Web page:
You can visit Galapagos Islands at any time.
The islands are isolated, so the Galapagos climate is, determined almost entirely by the ocean currents, which in turn are influenced by the trade winds which push the currents. The Galapagos is a major intersection of several currents, which vary in intensity during the year as their driving trade winds blow and then weaken in a cycle that gives two distinct seasons to the islands. These currents also control the pattern and variety of Galapagos plant and animal life.
The Galapagos climate is unusually dry for the tropics. There are two main seasons, each of which has a dramatic effect on the vegetation.
From January to June, air temperatures are warm and the skies are usually clear with occasional heavy rain showers.
From June to December, the air is cooler from 24 to 16°C, the skies are often lightly overcast or cloudy, and there is virtually no precipitation in the lowlands, while the highlands are almost continually wet with light rain "showers" called "garua".
The January to June season is known as the warm/wet season and the July to December as the garua or cool/dry season. During the garua season, prevailing winds are from the southeast and the sea is often choppy, while during the warm/wet season winds from the east prevail, and the sea is gentler. Between seasons, the weather is highly variable and unpredictable.
This inter seasonal period may last as much as a couple of months and the dates may vary from year to year. The climate in different parts of the archipelago is also varied. Sea temperature in the islands ranges from as low as 16°C to as high as 28°C, depending on season and site.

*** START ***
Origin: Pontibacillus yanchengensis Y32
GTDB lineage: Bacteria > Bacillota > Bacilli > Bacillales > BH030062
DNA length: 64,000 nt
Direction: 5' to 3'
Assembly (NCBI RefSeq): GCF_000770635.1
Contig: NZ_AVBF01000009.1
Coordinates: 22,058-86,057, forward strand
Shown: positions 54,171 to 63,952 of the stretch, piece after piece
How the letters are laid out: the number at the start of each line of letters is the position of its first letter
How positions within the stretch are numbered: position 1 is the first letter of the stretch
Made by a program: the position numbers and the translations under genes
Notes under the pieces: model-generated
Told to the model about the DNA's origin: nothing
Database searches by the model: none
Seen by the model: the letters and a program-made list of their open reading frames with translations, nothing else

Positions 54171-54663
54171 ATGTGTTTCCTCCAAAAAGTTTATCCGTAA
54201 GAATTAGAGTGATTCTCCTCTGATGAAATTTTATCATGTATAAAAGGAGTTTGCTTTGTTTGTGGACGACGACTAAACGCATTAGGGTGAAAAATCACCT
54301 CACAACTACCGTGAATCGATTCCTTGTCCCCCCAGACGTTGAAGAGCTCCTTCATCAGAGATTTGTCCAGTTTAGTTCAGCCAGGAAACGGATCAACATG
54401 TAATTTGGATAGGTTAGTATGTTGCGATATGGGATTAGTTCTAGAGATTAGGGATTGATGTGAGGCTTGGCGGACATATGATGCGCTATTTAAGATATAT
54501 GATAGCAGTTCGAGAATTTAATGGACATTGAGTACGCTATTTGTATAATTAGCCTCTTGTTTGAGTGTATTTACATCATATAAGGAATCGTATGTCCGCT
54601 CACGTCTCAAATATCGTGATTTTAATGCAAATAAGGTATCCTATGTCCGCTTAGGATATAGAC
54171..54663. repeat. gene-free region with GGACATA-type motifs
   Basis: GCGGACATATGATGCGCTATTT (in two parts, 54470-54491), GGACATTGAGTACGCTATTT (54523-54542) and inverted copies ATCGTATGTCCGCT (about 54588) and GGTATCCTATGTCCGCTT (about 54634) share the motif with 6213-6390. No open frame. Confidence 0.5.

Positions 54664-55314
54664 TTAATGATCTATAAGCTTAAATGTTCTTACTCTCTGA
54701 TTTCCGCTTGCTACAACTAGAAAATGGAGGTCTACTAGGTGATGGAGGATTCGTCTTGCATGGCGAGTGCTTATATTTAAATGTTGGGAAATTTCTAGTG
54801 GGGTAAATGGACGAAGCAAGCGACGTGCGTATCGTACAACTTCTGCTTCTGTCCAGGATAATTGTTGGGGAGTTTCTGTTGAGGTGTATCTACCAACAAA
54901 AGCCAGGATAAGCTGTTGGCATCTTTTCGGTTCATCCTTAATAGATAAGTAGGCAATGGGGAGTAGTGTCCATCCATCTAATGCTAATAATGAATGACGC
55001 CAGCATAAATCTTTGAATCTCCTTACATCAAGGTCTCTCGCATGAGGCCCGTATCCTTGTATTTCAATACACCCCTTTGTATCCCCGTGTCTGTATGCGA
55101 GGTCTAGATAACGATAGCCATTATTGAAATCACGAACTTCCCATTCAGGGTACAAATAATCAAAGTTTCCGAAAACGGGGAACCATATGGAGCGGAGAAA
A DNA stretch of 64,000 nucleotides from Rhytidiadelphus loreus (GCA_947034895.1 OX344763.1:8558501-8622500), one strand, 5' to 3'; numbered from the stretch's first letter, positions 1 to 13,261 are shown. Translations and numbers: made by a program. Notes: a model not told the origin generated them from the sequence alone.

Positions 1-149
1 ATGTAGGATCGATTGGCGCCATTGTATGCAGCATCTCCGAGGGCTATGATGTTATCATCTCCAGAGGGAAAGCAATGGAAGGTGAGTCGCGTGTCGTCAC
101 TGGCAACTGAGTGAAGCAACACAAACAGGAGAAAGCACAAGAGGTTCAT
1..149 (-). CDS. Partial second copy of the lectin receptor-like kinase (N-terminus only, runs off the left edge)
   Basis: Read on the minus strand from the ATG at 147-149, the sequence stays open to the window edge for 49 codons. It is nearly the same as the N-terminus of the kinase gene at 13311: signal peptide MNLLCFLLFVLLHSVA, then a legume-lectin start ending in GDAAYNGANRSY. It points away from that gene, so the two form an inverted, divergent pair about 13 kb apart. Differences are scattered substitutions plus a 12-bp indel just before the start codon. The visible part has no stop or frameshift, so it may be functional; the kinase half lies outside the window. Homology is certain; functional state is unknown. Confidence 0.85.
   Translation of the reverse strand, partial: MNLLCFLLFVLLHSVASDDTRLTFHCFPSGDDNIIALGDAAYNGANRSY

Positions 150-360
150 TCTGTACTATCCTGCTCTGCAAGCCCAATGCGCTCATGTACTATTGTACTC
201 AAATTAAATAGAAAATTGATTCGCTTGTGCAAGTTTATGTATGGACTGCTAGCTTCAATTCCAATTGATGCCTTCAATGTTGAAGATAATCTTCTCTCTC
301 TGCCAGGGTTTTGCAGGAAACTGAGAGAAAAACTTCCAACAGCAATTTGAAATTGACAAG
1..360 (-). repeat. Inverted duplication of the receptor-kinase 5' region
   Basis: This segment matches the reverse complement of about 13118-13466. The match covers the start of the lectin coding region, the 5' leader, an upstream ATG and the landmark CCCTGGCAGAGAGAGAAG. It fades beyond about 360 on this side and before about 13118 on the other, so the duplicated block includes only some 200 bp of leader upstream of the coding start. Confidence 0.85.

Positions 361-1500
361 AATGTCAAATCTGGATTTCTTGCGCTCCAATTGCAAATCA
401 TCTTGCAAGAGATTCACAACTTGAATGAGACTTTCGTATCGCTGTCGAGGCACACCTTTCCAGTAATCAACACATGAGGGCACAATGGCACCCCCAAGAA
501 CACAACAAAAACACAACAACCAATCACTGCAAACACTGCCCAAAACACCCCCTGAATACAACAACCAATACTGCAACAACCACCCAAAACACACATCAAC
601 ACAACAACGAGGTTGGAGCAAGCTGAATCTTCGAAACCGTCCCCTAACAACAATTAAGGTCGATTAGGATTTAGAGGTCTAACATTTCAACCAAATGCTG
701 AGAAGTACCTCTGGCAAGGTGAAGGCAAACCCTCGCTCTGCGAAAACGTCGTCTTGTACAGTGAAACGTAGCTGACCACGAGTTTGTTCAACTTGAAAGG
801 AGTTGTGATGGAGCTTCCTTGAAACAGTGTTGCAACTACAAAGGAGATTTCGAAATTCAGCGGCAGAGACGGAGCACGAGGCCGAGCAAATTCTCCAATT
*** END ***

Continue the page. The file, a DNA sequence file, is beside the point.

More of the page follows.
The Galapagos weather are distant from any other land mass, and consequently their climate is largely determined by the ocean currents which bathe the archipelago. During the garua season, cooler waters from the Humboldt (Peru) Current are dominant with average sea temperatures of 22°C in Academy Bay. As a result, air temperatures are cool and an inversion layer is created. The moisture evaporating from the sea is concentrated in this inversion layer (300 to 600 m above sea level) and only the higher parts of islands, which intercept this layer, receive rain. The lowland areas remain dry, though cool.
The variation in rainfall with altitude is a result of this inversion layer and has important consequences for the zonation of vegetation. Not only do higher parts of the islands receive more rain but this rain is concentrated on the southern and eastern slopes. The northern slopes of islands, and islands in the rain shadow of other islands, remain much drier.
During the warm season, the southeast trade winds, which drive the cool currents, diminish in strength and warmer waters from the Panama Basin flow through the islands. The average sea temperature in Academy Bay rises to 25°C.
The warmer waters cause the cool season inversion layer to breakup and normal convective cloud-forming occurs. The islands experience a more typical tropical climate with blue skies and occasional heavy rain showers.
In some years, the flow of warm waters is much greater than normal, and an "El Niño" year results. Surface water temperatures are higher and rainfall can increase greatly. Life on land burgeons but seabirds, which depend on the productive cooler waters, may experience dramatic breeding failures.